February 17, 2017
170 Conn.App. 833 (2017)
17 Feb. 2017
Termination of Parental Rights, Reunification Efforts
The Appellate Court, Sheldon J., held that the Department’s duty to make reasonable efforts to reunify father and his child did not require the Department to use due diligence to identify and investigate possible relative resources for placement of the child.
The respondent father in this case, Samuel M., appealed the judgment terminating his parental rights to his minor daughter Unique R. Specifically, he argued that “the department’s efforts to reunify him with his daughter were not reasonable because it failed to conduct an adequate investigation into the availability and suitability of two of his relatives, his mother and his sister, Jennifer D., to serve as possible placement resources for Unique.” 836. The Appellate Court held that the department’s investigation into placement options for the child was not a necessary consideration in determining the termination of the parent’s parental rights.
Samuel M.’s parental rights had been terminated on two grounds: “first, that he had failed to rehabilitate since [Unique] was adjudicated to be neglected; and second, that he had no ongoing parent-child relationship with her.” 840-841. He had had no contact with Unique until she was two years old, and only “sporadic” contact after that time. 843. Despite being provided with many services aimed at rehabilitation, he still suffered from mental health and substance abuse problems. He had never cared for Unique on a daily basis and had attended only eight out of thirty-nine arranged visits. The trial court had also found by clear and convincing evidence that the department had made reasonable efforts to reunify the father with Unique. The father claimed, however, that the trial court erred in this finding because the department failed to prove that it took adequate steps to investigate relative resources under § 17a-112(j)(l).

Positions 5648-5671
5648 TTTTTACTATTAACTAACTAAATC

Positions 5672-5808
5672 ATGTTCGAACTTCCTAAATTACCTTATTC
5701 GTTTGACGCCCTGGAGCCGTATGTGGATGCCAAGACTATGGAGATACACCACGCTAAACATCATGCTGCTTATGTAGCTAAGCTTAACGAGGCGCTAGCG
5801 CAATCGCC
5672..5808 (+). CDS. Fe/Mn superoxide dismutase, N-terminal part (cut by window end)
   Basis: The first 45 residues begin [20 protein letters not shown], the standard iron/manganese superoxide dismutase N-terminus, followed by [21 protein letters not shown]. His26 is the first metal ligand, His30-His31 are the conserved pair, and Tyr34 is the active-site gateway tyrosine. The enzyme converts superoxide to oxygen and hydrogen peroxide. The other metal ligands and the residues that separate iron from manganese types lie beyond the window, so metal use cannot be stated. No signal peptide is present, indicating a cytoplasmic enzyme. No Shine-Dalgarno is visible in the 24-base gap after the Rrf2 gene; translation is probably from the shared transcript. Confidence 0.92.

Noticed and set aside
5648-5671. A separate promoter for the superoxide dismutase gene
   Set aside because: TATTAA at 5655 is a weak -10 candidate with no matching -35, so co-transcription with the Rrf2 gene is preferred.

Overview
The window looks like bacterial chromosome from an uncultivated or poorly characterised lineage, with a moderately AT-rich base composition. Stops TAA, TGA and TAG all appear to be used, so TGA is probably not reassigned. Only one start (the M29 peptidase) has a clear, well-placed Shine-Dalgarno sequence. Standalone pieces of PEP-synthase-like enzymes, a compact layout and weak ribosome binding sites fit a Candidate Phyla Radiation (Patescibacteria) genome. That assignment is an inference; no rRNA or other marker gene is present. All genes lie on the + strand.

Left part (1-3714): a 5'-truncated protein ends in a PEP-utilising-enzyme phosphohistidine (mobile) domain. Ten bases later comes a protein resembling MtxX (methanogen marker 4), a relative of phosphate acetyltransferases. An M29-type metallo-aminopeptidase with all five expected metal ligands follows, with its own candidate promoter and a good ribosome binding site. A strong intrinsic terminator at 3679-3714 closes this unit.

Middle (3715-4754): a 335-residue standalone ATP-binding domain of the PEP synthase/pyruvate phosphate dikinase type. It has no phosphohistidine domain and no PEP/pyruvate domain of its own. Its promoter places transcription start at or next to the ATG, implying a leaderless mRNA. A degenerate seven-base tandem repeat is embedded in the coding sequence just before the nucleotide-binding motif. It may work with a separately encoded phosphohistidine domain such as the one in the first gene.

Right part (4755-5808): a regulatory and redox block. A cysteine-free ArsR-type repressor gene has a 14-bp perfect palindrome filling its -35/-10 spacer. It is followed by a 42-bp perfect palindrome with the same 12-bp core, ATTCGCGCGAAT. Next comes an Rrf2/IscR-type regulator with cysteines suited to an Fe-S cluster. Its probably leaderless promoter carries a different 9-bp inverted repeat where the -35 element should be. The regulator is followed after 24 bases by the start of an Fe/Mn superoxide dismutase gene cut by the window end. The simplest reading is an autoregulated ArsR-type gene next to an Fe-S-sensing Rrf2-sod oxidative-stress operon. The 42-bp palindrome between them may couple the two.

The Appellate Court did not share the respondent’s statutory interpretation. It concluded that the legislative intent § 17a-112(j)(l) and related provisions was that, “in attempting to reunify the parent with the child . . . the department must make reasonable efforts to assist the parent in addressing and overcoming the specific impediments preventing reunification.” 852 (emphasis added). The court’s inquiry regarding reunification efforts is therefore narrowly focused, and the court is only obligated to consider “those efforts that are designed and intended to assist the parent in overcoming the applicable statutory grounds for termination.” 853. The Appellate Court found that this interpretation was supported by relevant caselaw.
The court found that the investigation of proposed placement resources for the child does not promote the goal of physically reuniting the parent and child, nor does it promote the goal of assisting the parent to overcome a hurdle relevant to the child protection proceedings. Therefore, that investigation was not a relevant consideration for the trial court’s determination. The Appellate Court further reasoned that, even if such a consideration was relevant, it would not be dispositive, so the respondent’s argument would still fail.